Look under your dishwasher’s spray arms to determine what type you have. Filters that require manual cleaning are typically round and look similar to filters for water pitchers. Meanwhile, self-cleaning filters have multiple holes that envelope the filtering material.
Clean the area near the filter. You can use a soft, damp cloth. Turn and pull out the upper filter to remove it. Or, follow the directional arrows on top to know how to unlock and remove it. Clean the filter:
- Method 1: Wash the filter(s) using warm and soapy water. If there are stubborn food pieces left, gently scrub the filter with a sponge or a soft-bristle brush. Rinse thoroughly under cool or warm tap water.
- Method 2: Create a homemade cleaning solution of baking soda, hot or warm water, and vinegar. First, pour the baking soda-vinegar cleaning solution down the filter basket. Leave it alone for up to 15 minutes before pouring a pot of hot water into the filter basket and see if that solves the problem.
- Method 3: Take out the filter(s) and soak it in warm water containing a cup of vinegar. Let it sit for at least half an hour.
Zip-It the Clogged Drain
First, make sure you switch off your dishwasher and unplug it. Remove your dishwasher’s dish racks to access and remove the drain grate with a screwdriver. Now that the drainage line of your dishwasher is exposed, you can check it for obstructions.
If something obstructs your unit’s drainage line, you can remove it without using awful chemicals. Get yourself the Zip-It, also called a bendable sewer picker, drain snake, drain opener, hair snare, and stick drain cleaner.
The Zip-It is a bendable plastic strip with small barbs on the sides. Using it is simple. All you need to do is insert it into your clogged drain as far as possible. Then, slowly pull it out.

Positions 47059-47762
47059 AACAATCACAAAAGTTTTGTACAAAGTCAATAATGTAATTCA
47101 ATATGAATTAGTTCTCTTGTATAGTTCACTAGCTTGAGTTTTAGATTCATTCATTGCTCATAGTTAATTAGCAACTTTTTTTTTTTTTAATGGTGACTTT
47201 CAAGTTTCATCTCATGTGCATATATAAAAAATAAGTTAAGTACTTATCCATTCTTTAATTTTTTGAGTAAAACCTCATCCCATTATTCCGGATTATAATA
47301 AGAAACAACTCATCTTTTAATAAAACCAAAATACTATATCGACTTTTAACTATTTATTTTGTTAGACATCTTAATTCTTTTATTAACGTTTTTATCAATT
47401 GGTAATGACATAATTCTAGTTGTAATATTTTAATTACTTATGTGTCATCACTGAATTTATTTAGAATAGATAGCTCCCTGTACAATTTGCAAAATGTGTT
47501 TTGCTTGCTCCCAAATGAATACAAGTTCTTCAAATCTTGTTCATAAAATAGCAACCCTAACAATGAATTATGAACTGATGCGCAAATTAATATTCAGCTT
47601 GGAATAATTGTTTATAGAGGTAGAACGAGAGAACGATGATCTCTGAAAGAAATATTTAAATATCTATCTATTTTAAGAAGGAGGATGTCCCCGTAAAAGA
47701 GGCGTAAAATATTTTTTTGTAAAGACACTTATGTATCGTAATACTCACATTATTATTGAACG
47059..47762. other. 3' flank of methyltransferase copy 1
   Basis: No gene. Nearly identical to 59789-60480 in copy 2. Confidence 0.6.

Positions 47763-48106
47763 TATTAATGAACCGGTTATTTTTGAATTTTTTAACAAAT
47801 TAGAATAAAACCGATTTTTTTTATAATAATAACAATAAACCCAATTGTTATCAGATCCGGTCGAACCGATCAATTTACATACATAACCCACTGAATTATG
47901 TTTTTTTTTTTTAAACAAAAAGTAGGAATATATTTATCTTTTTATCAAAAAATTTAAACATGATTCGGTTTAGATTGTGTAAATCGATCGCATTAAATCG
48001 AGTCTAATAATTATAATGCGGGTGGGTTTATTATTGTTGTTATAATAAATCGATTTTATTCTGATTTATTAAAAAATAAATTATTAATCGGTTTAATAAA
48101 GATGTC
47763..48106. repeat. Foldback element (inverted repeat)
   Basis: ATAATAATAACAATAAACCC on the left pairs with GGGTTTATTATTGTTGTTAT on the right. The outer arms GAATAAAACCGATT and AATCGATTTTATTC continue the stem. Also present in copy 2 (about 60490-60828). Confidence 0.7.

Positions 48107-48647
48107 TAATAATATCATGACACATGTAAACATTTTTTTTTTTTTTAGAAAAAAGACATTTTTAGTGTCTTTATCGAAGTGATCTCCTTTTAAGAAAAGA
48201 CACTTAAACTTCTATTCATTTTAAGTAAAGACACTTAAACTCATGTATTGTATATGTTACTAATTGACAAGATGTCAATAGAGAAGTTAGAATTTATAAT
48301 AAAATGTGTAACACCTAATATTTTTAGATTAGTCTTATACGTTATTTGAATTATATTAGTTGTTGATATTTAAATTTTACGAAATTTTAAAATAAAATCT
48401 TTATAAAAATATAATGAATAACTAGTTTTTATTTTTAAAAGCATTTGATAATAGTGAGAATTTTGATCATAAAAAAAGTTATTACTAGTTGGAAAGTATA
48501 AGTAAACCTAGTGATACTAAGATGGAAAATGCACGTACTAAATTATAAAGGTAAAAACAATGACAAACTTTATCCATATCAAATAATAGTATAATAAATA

Warning: Be prepared to pull something out of the drain that might make you sick to your stomach. The Zip-It is reusable, but you can always throw it out if you don’t feel like cleaning it.
Or, you could use a natural solution to flush out the debris that’s obstructing your drainage line. You can use the baking soda vinegar solution I shared with you. If that solves the problem, go ahead and reattach the drain grate and put back the dish racks. Run a fresh cycle to make sure there are no performance issues.
Unclog the Drain Hose
Take out the drain hose of your dishwasher. If there’s still water left in the line, let it drain into a container. Hold a flashlight to the drain hose and check for shadows to check for blockage.
Once you’re sure there’s a blockage, use something flexible and thin to dislodge it. While you’re at it, clean the inside of the drain hose with a double-ended tube brush.
Make sure you don’t use anything that has a pointed end or rough edges to avoid puncturing the hose. Also, don’t forget to refit the hose correctly—or risk facing another puddle of water under your dishwasher.
Conclusion – How to Unclog a Dishwasher
Proper maintenance is important to prevent future clogging problems. Unfortunately, most people tend to forget this.
If you want to extend the life of your dishwasher and prevent blockages, be sure to do the following:
- Keep your filter basket clean as often as possible. And check it after each cycle.
- Thoroughly clean your dishwasher at least once or twice a month.
- Before loading your plates into your dishwasher, be sure you already scraped away all food particles.
Fixing a clogged dishwasher yourself is a great way to save money. However, there are causes of dishwasher clogs that require the help of a professional. If you don’t have the proper tools or if the problem is too complex, contact a professional as soon as possible.